Of all the ways in which a nation defines itself, few are more important than what it teaches its children about itself. In the history classes of its public schools, a nation retells its own story and instills a national identity in the minds of young citizens. In today’s America, where competing racial, cultural, and linguistic claims now make it nearly impossible even to speak of national identity, questions about history have become a struggle for the possession of America’s past.
The multicultural, multiperspective history that has arisen from this struggle is not merely a departure from the history America has always taught its children. It may be the first time that a nation has abandoned the single identity of its origins and set out deliberately to adopt multiple national identities.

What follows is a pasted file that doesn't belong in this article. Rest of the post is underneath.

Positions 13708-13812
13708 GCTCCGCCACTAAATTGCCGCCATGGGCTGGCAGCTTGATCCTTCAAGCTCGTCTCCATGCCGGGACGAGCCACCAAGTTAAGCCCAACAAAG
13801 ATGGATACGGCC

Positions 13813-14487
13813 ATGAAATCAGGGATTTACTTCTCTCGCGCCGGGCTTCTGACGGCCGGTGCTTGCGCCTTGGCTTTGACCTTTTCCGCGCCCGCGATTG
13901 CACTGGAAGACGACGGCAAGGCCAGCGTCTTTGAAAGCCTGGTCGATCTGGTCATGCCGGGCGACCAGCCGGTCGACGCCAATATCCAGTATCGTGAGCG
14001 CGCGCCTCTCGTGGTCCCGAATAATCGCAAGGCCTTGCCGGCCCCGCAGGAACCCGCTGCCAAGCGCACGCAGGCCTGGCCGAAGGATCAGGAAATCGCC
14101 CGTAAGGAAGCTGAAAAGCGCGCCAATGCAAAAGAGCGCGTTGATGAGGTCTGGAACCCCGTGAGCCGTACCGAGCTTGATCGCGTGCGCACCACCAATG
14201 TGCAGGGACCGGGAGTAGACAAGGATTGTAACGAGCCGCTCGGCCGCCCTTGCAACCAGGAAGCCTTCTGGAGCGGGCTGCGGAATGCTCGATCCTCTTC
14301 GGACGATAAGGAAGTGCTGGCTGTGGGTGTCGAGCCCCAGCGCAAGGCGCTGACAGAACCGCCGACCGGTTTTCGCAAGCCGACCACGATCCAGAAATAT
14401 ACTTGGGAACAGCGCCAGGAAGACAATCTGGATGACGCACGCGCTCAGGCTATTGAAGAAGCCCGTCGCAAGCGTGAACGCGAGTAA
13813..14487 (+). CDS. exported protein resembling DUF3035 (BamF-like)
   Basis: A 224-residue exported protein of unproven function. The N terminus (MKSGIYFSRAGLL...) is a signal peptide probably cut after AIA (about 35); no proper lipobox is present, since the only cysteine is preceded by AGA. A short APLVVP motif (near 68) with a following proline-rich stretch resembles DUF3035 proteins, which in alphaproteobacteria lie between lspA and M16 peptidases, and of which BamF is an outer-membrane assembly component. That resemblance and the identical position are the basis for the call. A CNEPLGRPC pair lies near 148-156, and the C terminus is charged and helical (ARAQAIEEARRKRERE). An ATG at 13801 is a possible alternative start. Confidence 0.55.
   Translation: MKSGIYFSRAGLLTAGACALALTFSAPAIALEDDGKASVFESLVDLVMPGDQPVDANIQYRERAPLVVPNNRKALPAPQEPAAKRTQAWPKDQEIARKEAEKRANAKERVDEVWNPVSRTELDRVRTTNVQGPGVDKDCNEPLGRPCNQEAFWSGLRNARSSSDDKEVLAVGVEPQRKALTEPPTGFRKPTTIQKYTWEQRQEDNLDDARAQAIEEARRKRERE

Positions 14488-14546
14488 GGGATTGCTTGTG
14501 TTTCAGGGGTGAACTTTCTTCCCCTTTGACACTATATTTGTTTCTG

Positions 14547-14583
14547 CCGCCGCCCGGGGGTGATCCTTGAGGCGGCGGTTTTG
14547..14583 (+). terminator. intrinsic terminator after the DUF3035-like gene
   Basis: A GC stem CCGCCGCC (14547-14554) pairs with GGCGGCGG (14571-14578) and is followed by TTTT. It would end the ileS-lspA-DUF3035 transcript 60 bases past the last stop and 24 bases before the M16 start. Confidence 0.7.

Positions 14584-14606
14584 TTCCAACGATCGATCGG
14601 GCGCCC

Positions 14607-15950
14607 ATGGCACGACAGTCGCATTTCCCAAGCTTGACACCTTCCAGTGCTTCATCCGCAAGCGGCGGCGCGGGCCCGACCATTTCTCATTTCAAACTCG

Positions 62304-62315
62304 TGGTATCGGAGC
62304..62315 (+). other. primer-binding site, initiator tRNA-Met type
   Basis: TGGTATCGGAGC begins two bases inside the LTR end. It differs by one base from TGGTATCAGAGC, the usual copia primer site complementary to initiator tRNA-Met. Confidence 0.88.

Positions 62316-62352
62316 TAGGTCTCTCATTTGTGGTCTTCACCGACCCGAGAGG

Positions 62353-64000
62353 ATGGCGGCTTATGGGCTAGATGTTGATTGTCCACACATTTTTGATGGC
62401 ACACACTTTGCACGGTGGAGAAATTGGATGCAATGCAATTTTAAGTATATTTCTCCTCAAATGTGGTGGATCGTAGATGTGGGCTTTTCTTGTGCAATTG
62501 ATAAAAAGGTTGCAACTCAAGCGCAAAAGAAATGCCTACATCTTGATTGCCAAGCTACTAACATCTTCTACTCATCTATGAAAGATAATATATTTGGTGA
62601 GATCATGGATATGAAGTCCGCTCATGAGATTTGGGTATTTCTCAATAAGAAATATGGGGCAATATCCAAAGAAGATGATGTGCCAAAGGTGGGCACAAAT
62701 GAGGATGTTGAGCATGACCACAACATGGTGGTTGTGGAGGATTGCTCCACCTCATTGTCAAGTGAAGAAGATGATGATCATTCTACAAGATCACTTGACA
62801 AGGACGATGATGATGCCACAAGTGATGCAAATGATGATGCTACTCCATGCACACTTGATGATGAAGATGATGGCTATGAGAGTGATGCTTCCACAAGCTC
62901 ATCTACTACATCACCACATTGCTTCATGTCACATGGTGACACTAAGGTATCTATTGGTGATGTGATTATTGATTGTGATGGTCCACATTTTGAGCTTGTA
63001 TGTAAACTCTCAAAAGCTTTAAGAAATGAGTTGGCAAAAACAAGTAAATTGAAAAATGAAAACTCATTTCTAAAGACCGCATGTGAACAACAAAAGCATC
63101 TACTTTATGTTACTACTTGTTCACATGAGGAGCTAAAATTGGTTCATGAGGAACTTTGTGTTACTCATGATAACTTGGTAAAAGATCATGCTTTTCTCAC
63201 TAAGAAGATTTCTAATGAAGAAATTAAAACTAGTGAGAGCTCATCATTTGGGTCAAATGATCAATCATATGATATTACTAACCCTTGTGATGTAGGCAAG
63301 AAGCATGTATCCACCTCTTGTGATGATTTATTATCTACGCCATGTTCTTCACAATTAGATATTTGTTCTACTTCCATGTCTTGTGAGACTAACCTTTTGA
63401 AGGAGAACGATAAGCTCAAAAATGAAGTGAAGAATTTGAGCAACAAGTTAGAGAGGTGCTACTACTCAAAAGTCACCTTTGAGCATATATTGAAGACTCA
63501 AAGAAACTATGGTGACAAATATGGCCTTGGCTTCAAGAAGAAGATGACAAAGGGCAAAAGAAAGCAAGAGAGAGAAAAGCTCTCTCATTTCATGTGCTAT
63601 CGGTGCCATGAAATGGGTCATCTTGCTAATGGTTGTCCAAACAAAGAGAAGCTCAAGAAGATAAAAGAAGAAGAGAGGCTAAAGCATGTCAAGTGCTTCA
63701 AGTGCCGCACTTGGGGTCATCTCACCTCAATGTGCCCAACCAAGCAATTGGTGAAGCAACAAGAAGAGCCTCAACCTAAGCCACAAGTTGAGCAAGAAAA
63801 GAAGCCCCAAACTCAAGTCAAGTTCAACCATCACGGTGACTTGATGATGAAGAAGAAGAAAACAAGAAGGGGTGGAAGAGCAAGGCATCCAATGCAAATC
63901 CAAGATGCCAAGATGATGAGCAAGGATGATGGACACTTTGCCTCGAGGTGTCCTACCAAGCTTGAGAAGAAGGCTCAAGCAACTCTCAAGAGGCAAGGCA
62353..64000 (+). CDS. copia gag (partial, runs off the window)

Significantly, the understanding by many non-whites of multicultural history is entirely different from that of whites. For whites, the central concepts are “inclusion” and “pluralism.” American history is to be rewritten so that racial and cultural perspectives that were once “ignored” or “neglected” will get equal treatment. For many non-whites, however, multicultural history is merely a step on the way to an explicitly racial, Afro-centric or Hispanic history. Their goal is separation rather than inclusion.The “conservative” view is that explicitly racial histories are illegitimate. America, it is argued, must be united by a common history, and exclusionist histories will disunite us. This position is logically correct; exclusionist histories are divisive. But as we shall see, the “conservative” position is wrong — practically, emotionally, and even morally. America is already disunited by race, and no approach to history can change that. Just as it would be impossible to use the same history book in both France and England, it is impossible to write a single American history that satisfies, white, black, Indian, Hispanic, and Asian.